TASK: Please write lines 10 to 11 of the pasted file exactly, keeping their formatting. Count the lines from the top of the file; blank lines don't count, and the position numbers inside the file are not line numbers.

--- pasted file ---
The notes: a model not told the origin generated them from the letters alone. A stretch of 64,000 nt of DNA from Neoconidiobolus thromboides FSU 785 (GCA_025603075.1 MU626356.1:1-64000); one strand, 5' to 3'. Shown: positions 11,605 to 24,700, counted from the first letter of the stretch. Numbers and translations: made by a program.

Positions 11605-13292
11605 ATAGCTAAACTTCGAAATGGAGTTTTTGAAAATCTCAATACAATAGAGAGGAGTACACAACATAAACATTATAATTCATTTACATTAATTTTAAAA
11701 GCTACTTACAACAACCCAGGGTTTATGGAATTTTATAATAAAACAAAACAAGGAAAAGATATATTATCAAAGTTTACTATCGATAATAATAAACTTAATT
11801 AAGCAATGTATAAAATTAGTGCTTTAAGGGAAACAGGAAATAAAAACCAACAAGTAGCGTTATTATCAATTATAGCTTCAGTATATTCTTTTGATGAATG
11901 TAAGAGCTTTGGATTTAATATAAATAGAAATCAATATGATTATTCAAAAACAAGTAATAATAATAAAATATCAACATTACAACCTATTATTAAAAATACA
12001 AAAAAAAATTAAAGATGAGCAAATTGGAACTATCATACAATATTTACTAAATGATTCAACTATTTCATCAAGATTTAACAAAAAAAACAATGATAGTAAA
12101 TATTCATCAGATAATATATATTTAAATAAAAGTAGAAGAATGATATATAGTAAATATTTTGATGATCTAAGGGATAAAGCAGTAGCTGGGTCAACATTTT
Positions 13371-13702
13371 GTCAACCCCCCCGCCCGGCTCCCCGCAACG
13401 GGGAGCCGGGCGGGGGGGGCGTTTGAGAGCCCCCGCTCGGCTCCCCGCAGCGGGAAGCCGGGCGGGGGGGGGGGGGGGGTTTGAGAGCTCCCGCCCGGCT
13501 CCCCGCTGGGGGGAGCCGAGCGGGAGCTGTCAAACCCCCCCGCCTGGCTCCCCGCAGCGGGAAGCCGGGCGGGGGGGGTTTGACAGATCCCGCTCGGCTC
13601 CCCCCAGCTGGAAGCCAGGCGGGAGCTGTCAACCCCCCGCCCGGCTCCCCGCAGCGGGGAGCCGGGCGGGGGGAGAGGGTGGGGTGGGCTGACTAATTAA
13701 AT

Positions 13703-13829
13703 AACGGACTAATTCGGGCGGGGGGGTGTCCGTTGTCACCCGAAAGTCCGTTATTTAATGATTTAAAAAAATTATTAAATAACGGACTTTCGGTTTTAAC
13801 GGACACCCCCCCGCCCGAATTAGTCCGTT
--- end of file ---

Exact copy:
13371 GTCAACCCCCCCGCCCGGCTCCCCGCAACG
13401 GGGAGCCGGGCGGGGGGGGCGTTTGAGAGCCCCCGCTCGGCTCCCCGCAGCGGGAAGCCGGGCGGGGGGGGGGGGGGGGTTTGAGAGCTCCCGCCCGGCT